Renal sections were deparaffinized and hydrated by sequential immersion in xylene and graded alcohol solutions and then treated with normal serum from the same species that contained the secondary antibody to block nonspecific staining. The slides were incubated overnight at 4°C with mouse anti-AGE (1 : 200, TransGenic Inc, Kobe, Japan), rabbit anti-synaptopodin (Santa Cruz, CA, USA), and rabbit anti-nephrin (Abcam Inc, MA, USA). The slides were viewed by light microscopy (BX51, Olympus, Tokyo, Japan). For the detection of AGEs and nephrin, the sections were incubated with the appropriate regents from the Envision kit (DAKO, CA, USA) and were visualized using 3,3′-diaminobenzidine tetrahydrochloride (DAB system, Dako, CA, USA) and 3-amino-9-ethylcarbazole (ImmPACT AEC, VECTOR, CA, USA). For morphometric analysis, the number of positive cells or the area of positive signal per glomerulus in a total of 40 glomeruli was determined using Image J software (NIH, Bethesda, MD, USA).
2.6. SDS-PAGE and Western Blot Analysis
The isolated kidney cortexes were immersed in cell lysis buffer containing 1% protease inhibitor cocktail and homogenized using homogenization autolysis (Precellys, Bertin Technology, France). Renal tissues were separated by SDS—polyacrylamide gel electrophoresis and transferred to nitrocellulose membranes (Bio-Rad, CA, USA). The membranes were incubated with a rabbit anti-AGE antibody (1 : 200, TransGenic Inc, Kobe, Japan), and then the immune complexes were visualized using an enhanced chemiluminescence detection system (Amersham Bioscience, NJ, USA) and a Bio-Rad electrophoresis image analyzer (Bio-Rad, CA, USA).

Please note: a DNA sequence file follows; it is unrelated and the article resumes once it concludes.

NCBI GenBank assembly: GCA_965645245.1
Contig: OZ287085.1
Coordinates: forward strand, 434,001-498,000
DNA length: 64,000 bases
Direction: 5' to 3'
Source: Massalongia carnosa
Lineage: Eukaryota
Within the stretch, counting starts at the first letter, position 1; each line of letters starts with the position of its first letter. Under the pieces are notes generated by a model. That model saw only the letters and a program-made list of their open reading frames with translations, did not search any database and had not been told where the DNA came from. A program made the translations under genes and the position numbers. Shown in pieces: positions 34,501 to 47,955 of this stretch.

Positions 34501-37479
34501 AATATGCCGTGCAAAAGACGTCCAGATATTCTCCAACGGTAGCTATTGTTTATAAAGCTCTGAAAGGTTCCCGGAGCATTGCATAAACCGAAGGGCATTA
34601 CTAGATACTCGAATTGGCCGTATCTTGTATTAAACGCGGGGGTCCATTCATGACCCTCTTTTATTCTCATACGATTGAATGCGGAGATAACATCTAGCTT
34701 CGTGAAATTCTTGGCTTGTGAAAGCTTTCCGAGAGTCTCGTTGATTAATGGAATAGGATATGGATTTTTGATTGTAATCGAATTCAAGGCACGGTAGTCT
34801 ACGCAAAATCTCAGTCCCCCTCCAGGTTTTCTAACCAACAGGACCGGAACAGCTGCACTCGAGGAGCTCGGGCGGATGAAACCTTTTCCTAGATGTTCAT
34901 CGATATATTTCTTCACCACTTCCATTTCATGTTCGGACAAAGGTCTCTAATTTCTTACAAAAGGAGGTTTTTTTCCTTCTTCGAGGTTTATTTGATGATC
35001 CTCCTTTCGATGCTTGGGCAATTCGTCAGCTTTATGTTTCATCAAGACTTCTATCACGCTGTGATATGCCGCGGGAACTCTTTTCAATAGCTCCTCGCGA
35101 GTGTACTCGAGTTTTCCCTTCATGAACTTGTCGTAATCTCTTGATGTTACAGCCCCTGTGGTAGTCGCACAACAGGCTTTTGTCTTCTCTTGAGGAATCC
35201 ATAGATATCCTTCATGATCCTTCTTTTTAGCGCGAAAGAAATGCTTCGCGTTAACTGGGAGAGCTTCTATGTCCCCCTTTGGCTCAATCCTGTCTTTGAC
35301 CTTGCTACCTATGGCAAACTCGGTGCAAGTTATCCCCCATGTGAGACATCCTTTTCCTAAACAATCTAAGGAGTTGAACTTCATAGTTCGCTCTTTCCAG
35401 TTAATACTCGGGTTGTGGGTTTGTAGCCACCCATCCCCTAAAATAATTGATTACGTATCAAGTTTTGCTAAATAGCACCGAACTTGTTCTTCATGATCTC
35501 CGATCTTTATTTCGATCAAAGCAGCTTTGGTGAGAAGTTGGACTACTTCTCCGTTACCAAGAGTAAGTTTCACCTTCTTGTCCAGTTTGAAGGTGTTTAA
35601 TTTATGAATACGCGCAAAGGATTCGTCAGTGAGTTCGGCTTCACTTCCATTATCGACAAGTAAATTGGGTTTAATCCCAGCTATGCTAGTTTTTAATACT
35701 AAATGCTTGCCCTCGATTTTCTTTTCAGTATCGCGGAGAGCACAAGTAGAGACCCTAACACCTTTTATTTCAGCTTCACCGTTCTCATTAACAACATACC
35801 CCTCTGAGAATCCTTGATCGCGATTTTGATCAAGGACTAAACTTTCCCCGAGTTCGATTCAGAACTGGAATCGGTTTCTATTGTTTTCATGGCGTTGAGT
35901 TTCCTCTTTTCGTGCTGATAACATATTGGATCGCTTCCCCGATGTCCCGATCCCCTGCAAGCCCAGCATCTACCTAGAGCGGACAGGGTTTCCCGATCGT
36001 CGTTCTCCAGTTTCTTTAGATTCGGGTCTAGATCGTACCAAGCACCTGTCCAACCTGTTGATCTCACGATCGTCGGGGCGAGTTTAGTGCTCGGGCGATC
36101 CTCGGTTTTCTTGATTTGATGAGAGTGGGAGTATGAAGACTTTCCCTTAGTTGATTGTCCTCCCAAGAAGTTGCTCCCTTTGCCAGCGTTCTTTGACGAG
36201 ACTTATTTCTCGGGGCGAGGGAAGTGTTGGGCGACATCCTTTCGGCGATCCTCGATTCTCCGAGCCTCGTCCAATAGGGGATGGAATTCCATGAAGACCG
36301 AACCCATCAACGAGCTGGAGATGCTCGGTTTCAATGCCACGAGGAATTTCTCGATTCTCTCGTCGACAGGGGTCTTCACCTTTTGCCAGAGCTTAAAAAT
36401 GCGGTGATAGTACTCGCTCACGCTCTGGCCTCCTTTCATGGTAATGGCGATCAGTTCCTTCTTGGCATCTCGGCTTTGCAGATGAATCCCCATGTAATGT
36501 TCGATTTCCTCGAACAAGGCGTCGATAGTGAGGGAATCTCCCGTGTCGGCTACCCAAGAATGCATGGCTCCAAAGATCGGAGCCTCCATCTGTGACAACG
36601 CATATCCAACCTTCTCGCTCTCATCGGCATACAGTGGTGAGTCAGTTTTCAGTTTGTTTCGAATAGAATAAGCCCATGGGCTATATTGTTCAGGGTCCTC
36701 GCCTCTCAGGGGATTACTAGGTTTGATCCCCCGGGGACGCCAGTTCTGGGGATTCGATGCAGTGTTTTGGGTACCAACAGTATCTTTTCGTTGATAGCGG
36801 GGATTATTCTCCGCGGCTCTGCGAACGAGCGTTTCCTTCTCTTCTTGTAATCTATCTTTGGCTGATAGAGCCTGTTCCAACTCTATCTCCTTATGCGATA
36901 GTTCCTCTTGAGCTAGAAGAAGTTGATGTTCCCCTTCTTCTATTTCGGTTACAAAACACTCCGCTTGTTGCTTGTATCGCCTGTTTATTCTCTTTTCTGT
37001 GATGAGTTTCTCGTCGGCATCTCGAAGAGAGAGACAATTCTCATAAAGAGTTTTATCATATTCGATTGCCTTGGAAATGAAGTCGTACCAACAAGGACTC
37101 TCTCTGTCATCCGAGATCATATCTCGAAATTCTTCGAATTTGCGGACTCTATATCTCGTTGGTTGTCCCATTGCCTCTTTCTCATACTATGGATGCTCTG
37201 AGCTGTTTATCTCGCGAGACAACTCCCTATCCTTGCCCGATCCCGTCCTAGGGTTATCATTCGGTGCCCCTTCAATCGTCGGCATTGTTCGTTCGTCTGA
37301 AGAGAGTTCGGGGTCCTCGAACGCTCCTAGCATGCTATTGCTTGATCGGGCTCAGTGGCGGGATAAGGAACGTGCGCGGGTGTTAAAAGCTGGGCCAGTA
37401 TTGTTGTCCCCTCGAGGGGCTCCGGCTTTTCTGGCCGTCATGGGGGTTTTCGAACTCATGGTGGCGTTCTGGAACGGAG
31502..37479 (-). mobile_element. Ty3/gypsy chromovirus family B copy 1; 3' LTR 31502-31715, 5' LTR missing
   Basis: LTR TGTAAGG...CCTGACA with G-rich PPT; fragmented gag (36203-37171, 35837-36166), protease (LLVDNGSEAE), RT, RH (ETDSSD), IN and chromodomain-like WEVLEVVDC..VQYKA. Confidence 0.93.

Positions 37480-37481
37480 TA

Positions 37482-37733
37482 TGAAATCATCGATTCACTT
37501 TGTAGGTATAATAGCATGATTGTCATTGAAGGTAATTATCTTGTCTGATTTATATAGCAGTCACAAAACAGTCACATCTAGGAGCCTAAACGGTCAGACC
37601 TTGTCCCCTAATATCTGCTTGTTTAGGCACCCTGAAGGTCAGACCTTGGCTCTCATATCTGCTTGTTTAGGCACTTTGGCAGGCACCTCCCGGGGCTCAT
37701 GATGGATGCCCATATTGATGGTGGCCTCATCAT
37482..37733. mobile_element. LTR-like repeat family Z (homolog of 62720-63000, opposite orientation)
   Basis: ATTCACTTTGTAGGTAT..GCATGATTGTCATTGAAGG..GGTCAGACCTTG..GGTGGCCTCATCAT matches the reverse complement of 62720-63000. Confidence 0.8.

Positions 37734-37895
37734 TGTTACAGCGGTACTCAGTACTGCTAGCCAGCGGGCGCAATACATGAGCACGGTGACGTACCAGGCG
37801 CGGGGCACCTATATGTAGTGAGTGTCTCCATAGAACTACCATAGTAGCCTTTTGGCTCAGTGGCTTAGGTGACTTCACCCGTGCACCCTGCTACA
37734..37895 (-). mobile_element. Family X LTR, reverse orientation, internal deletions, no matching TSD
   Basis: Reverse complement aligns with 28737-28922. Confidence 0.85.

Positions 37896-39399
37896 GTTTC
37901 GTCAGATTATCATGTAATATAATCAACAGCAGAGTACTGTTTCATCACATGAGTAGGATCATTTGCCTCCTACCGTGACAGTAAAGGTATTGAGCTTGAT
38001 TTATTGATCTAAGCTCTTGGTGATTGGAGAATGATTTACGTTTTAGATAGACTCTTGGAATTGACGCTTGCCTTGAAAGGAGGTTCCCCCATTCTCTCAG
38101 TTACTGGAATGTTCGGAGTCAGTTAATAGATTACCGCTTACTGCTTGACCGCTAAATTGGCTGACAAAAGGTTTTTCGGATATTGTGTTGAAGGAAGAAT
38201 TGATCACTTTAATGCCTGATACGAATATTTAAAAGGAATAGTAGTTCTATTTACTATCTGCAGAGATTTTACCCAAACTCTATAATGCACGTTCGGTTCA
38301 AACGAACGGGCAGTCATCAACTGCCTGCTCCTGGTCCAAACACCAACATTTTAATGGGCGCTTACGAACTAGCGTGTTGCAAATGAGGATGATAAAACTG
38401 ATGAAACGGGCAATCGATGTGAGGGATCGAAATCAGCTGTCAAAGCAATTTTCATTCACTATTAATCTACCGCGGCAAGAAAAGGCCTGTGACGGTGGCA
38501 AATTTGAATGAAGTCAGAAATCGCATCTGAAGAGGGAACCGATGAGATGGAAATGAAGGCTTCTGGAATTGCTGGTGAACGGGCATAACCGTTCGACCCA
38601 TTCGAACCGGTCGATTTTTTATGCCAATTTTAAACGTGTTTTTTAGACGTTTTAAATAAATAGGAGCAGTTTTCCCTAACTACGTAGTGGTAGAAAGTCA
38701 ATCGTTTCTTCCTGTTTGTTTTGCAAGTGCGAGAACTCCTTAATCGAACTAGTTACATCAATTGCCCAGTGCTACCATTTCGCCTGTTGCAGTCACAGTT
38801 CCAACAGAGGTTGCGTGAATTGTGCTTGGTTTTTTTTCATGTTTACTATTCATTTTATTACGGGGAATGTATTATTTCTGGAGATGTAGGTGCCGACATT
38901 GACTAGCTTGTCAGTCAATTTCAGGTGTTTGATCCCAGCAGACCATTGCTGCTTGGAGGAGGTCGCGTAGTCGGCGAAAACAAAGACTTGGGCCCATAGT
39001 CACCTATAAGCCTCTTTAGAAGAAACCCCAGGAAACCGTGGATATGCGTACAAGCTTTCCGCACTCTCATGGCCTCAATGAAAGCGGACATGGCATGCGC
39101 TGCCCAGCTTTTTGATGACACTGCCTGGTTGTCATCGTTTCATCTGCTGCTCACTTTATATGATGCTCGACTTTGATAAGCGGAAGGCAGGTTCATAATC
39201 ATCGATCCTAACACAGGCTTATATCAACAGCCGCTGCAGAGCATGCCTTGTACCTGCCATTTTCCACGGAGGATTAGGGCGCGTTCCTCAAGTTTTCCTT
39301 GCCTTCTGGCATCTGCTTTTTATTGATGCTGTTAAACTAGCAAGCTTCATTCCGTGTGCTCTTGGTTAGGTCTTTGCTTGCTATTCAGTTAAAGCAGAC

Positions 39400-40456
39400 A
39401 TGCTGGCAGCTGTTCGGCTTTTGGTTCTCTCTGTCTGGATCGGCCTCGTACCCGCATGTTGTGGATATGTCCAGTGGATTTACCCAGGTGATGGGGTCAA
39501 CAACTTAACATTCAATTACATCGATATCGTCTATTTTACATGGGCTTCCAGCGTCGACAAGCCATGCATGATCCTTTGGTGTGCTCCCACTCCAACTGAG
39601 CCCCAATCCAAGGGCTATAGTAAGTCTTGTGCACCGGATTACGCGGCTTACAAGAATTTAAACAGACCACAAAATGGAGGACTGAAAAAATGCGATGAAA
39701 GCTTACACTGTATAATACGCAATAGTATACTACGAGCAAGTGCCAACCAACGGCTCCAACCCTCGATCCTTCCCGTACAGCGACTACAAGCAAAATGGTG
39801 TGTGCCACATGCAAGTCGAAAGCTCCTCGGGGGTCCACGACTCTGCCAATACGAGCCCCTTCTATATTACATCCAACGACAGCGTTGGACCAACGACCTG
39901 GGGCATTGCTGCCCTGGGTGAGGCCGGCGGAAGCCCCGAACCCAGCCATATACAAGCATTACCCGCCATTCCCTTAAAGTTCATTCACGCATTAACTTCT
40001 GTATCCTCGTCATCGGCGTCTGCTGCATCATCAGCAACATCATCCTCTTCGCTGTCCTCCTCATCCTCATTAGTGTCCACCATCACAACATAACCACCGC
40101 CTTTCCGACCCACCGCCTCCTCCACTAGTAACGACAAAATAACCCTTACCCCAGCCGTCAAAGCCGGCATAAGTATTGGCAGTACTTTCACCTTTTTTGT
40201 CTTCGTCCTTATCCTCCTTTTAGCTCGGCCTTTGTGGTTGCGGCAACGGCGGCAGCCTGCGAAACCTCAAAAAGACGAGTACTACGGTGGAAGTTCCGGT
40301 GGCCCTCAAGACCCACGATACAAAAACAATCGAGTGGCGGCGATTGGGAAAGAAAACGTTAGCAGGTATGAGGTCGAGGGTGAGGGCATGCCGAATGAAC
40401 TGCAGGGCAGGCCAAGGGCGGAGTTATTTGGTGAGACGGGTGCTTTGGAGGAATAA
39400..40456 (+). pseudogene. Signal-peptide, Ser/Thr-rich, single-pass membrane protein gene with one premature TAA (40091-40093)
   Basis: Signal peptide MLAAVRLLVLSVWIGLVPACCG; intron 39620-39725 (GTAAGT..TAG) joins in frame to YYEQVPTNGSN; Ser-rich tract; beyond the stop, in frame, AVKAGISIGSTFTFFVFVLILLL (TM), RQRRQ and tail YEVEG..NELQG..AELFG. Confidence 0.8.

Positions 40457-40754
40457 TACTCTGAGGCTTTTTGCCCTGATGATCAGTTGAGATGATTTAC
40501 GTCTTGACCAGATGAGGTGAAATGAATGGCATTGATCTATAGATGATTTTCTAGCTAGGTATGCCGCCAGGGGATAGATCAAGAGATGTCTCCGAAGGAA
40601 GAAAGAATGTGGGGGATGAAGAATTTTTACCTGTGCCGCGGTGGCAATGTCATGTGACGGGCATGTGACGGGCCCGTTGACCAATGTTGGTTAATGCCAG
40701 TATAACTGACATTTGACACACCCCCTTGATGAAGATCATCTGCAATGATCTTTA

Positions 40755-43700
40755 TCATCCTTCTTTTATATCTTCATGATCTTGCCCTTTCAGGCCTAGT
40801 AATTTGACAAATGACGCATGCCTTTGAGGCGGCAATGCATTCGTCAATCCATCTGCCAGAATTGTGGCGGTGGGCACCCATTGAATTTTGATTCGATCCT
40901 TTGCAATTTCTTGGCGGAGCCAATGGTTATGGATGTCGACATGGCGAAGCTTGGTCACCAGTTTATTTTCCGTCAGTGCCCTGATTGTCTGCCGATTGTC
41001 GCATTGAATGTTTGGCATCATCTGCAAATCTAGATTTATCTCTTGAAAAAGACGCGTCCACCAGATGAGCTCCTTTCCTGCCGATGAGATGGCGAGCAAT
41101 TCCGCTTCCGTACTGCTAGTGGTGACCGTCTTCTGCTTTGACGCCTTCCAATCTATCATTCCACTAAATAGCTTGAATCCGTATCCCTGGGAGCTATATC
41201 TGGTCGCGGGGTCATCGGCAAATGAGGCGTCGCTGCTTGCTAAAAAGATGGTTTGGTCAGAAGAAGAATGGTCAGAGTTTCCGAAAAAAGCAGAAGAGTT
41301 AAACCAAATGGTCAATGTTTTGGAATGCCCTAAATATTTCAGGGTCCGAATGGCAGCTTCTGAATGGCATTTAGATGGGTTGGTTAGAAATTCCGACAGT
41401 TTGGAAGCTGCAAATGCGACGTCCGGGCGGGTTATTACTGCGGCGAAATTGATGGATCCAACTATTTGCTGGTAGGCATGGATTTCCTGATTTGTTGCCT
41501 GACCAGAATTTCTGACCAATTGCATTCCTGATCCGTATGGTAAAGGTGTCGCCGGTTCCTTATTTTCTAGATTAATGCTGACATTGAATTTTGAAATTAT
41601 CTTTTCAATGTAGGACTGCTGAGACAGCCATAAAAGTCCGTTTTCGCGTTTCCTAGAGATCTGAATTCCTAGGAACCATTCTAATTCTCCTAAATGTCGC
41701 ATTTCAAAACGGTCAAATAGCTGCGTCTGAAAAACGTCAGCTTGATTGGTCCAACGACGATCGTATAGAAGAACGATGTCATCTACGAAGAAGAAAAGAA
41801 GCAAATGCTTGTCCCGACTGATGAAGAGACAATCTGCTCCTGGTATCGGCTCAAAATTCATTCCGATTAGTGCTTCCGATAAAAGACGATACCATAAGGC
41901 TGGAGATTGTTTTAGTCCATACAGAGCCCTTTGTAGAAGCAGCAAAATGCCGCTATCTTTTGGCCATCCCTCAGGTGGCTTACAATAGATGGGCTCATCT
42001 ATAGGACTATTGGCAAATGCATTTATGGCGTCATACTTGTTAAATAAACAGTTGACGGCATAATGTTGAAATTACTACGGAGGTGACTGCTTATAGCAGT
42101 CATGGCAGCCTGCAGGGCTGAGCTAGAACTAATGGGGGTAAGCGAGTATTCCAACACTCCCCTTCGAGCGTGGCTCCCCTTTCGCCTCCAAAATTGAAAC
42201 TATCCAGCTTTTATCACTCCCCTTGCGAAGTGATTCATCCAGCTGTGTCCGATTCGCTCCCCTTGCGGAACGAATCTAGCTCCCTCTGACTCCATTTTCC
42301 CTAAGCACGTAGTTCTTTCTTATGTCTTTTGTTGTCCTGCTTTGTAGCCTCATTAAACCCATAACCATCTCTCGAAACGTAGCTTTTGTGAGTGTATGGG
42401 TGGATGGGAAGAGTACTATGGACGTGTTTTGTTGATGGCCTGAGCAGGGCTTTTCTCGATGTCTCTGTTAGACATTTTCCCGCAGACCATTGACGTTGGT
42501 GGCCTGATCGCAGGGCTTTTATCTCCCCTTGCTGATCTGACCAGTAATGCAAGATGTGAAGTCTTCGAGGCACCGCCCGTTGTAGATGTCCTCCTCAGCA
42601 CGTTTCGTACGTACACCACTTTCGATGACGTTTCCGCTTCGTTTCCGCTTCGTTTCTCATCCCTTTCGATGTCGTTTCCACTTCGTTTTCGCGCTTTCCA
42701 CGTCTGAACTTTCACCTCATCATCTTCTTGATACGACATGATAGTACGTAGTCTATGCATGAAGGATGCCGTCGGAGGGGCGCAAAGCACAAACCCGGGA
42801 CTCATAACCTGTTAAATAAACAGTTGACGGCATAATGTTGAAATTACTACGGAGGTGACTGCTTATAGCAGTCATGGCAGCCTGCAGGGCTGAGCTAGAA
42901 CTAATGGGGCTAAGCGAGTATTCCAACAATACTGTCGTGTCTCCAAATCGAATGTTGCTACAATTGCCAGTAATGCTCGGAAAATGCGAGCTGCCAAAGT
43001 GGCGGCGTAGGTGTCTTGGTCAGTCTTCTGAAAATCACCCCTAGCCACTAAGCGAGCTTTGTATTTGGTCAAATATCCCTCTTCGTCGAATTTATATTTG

2.7. RNA Extraction and Reverse Transcriptase PCR
Total RNA was extracted from renal cortexes using the Trizol reagent (Invitrogen Life Technologies, CA, USA) according to the manufacturer’s instructions. The concentration of total RNA was calculated using the A260. Aliquots of total RNA (2 μg each) from each sample were reverse transcribed into cDNA according to the instructions for the first strand cDNA synthesis kit (Bio-Rad, CA, USA). RNA (2 μg) was used for reverse transcription polymerase chain reaction (PCR) using a thermal cycler (TAKARA, Otsu, Japan). The PCR products were run on a 1.5% agarose gel containing 0.5 μg/mL ethidium bromide (EtBr). The quantification of the PCR products was performed using densitometry, and the relative mRNA levels were calculated and compared after normalization to beta-actin. The sequences were as follows: nephrin mRNA, sense 5′-CAACAGAAGACCACCAACCG-3′ and antisense 5′-CCTCCACTGGGACTGAAGGT-3′, and beta-actin mRNA, sense 5′-GGA AAG ACA ACG GAC AAA TC-3′ and 5′-GCTGCTGGTTTCCAAGTTCA-3′.
2.8. In Situ Hybridization Analysis